For as long as I can remember, I have always had a love affair with all things foreign. When I was very young, I had the Peanuts Encyclopedia set and memorized the volumes about the countries of the world. By the time I was ten my bedroom was an assortment of flags and international ‘artifacts’ friends and family gave me. In high school I was reading biographies on Thatcher and Yeltsin and was enrolled in as many foreign language classes as I could possibly take. The ‘ah-ha’ moment came in my Junior year, when I was fortunate to spend a month in Paris as part of an exchange program.
The Paris trip was my first time crossing an ocean and was only the second time I had ever been on a plane. The trip was transformative in so many ways and even though I have traveled extensively since then, the memories of my first time in Paris are as fresh as they were in 1993.
In particular, I remember my first glass of wine, my attempts to order steak (I forgot the phrases for meat preparation, so I ordered my steak burned) and an amazing ordeal at the Hippodrome seeing Velvet Underground and U2 in concert. That trip confirmed everything I had suspected; that I was captivated by all things foreign and my thirst for these cultural experiences would never be quenched.
I took this buzz of excitement with me through college, where I majored in international relations. Through a lot of hard work and sacrifice, I saved up enough money to fulfill a dream, to backpack around the United Kingdom. Just as I have always been fascinated by international studies, the U.K. in particular has always held a special place in my heart. I know my British friends hate hearing this, but I am and always will be an unrepentant Anglophile.
A few weeks after I graduated from college, I donned my first backpack and made my way to London. Not only was it just my second time in Europe, it was also my first solo traveling experience.
Even though I was only gone for five weeks, it was yet another transformative travel experience. My time alone allowed me to do a lot of soul searching and marked some important, life changing decisions. I toured England and Scotland and had an amazing time. I met so many people and experienced so many new things, that I knew I was changed forever.
Upon my return, I spent a lazy summer before heading to graduate school where I studied international relations. I went through, got my degree and moved to Washington, D.C. with visions of international NGOs and foreign service dancing in my head. That was when grim reality struck. I had moved to Washington without a job or a place to live and out of necessity took the first job offered, even though it had nothing to do with international studies. That in turn led to another position, and so on. Before I knew it, I was in my thirties and not doing anything related to international affairs.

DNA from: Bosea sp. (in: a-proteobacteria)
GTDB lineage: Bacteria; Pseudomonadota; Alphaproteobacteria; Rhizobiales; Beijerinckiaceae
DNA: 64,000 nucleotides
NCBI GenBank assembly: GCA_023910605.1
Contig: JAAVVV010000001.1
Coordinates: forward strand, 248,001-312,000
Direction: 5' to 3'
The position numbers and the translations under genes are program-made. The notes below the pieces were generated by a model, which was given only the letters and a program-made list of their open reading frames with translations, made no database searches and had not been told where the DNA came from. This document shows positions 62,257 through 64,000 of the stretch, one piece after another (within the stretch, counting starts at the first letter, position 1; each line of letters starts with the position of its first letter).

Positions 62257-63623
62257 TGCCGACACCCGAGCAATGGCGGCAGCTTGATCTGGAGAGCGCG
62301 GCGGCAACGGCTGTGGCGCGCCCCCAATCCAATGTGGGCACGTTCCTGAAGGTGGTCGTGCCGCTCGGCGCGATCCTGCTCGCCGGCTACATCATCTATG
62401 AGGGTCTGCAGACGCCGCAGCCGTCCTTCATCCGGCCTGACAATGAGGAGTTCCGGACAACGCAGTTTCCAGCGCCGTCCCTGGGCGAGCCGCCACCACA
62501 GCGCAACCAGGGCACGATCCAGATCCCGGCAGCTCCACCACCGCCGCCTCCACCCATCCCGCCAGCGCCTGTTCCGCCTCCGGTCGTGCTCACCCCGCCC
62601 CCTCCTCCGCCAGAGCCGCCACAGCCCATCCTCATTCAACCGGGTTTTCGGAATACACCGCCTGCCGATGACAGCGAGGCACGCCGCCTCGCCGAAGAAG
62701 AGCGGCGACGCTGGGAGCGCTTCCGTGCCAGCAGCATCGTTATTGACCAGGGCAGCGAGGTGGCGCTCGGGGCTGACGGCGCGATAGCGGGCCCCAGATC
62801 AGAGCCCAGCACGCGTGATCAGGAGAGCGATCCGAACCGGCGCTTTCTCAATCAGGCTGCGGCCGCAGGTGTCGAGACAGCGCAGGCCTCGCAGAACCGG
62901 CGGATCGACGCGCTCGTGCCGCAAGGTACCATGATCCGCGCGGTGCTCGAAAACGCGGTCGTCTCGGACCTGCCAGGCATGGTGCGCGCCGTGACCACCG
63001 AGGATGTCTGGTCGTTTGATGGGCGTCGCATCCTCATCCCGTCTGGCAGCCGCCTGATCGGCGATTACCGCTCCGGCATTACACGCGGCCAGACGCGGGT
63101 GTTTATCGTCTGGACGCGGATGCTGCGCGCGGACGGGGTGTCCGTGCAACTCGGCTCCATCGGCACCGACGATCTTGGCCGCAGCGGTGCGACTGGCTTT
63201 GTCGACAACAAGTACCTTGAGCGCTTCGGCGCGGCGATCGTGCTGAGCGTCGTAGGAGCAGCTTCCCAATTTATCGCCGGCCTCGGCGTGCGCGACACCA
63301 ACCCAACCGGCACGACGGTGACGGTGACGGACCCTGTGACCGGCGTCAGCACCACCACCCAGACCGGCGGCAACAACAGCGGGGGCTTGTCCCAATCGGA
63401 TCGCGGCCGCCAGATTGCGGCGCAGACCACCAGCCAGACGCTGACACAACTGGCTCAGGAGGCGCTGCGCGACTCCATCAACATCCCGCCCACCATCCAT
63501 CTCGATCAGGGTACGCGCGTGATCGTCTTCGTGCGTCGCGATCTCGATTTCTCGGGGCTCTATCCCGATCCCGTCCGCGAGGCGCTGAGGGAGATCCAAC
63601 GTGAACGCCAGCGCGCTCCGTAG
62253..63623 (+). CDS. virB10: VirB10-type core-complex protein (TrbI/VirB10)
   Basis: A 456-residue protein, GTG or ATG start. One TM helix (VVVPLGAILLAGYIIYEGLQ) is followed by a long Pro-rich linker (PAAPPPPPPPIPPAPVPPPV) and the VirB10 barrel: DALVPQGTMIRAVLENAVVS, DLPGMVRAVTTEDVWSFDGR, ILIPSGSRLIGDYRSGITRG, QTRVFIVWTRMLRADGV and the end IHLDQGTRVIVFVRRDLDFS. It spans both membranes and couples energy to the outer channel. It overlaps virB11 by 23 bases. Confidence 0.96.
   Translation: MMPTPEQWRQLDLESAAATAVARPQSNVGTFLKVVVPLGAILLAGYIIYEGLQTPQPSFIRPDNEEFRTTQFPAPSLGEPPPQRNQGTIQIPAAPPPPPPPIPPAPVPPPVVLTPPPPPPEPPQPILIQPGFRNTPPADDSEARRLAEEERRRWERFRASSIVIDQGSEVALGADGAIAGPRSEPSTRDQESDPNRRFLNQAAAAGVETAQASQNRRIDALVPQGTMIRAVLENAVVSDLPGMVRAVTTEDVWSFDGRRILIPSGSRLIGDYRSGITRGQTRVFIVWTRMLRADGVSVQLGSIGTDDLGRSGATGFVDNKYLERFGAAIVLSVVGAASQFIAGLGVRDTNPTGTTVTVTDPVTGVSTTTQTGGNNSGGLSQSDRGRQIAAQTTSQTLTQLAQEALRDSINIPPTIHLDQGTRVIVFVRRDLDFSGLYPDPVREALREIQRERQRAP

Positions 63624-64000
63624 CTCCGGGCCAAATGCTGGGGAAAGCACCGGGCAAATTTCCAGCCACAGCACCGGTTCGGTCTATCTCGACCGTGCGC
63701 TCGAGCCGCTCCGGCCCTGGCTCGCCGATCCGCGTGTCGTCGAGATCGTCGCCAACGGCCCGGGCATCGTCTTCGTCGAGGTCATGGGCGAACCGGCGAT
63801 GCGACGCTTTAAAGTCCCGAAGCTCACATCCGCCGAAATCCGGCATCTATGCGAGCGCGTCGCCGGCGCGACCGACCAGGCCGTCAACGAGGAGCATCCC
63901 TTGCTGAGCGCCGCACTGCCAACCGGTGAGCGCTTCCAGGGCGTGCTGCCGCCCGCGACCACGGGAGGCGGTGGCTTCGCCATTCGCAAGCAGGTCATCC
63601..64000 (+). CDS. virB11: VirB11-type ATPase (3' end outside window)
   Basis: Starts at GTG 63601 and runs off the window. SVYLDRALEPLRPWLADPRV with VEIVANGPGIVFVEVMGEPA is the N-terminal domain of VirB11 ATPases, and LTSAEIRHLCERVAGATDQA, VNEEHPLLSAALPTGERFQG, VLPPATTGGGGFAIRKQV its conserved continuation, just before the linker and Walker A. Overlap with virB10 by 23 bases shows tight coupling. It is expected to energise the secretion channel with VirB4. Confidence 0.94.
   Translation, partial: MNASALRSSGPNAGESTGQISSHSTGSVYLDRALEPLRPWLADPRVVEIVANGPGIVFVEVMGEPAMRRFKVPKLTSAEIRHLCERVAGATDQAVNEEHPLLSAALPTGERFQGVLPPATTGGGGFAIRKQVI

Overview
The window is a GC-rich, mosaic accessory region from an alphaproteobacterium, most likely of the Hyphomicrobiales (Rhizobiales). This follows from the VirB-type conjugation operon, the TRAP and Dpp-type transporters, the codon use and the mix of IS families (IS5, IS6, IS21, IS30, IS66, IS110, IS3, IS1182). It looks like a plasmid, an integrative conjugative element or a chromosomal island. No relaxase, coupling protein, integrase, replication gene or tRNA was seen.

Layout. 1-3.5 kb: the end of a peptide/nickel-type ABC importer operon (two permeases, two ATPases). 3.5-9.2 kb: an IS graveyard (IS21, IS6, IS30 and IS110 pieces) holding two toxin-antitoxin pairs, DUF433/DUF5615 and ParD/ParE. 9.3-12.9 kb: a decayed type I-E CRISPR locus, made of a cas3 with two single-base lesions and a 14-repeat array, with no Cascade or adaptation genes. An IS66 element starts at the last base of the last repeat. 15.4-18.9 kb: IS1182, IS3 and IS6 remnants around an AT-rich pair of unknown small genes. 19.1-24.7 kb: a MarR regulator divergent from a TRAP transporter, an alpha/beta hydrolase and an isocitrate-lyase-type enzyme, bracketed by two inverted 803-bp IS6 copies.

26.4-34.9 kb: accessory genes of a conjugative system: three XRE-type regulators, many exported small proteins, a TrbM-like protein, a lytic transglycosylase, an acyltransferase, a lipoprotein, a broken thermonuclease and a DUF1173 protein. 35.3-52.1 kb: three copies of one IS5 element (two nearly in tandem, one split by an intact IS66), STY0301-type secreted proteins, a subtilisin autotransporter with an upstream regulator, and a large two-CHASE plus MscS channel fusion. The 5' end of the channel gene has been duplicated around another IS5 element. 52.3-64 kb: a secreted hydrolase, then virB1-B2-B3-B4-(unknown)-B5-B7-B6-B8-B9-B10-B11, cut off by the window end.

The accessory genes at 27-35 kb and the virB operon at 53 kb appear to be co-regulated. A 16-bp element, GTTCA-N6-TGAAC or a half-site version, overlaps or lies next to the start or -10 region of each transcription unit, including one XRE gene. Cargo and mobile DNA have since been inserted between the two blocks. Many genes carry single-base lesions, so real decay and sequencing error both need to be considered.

In my personal life during this time, I was fortunate enough to find my soul mate whose own wanderlust is as powerful as mine. Together we have taken many trips, visited five continents and scores of countries. He built upon his own travel experience of doing an around-the-world trip when he was in his early twenties.
These trips, and the requisite planning, have mostly satisfied my seemingly endless appetite to see as much of the world as possible. There are very few places to which I would not visit and I am always on the lookout for ways to see more.
Ultimately, this is why I travel. I travel in part because it seems to be a part of my genetic makeup – a part of who I fundamentally am as a person. I also travel for selfish reasons, to see and experience new things, to learn about other cultures and to, for at least a moment, get lost in the vastness of the world.
I am so fortunate to have found this platform of travel blogging as yet another way to feed the great travel beast. In just a short period of time, this unique side venture has given me the ability to simultaneously experience the world through the eyes of others as well as to share my own experiences. I know that I am not a professional travel writer and I have never purported to be one. But I don’t think that my thoughts, opinions and experiences are of any less value than those of writers who have columns appearing in the world’s leading newspapers and magazines.
I may not be the next Bill Bryson, Rick Steves or NatGeo correspondent, but I enjoy helping at least a few people as they travel and in the process, help myself.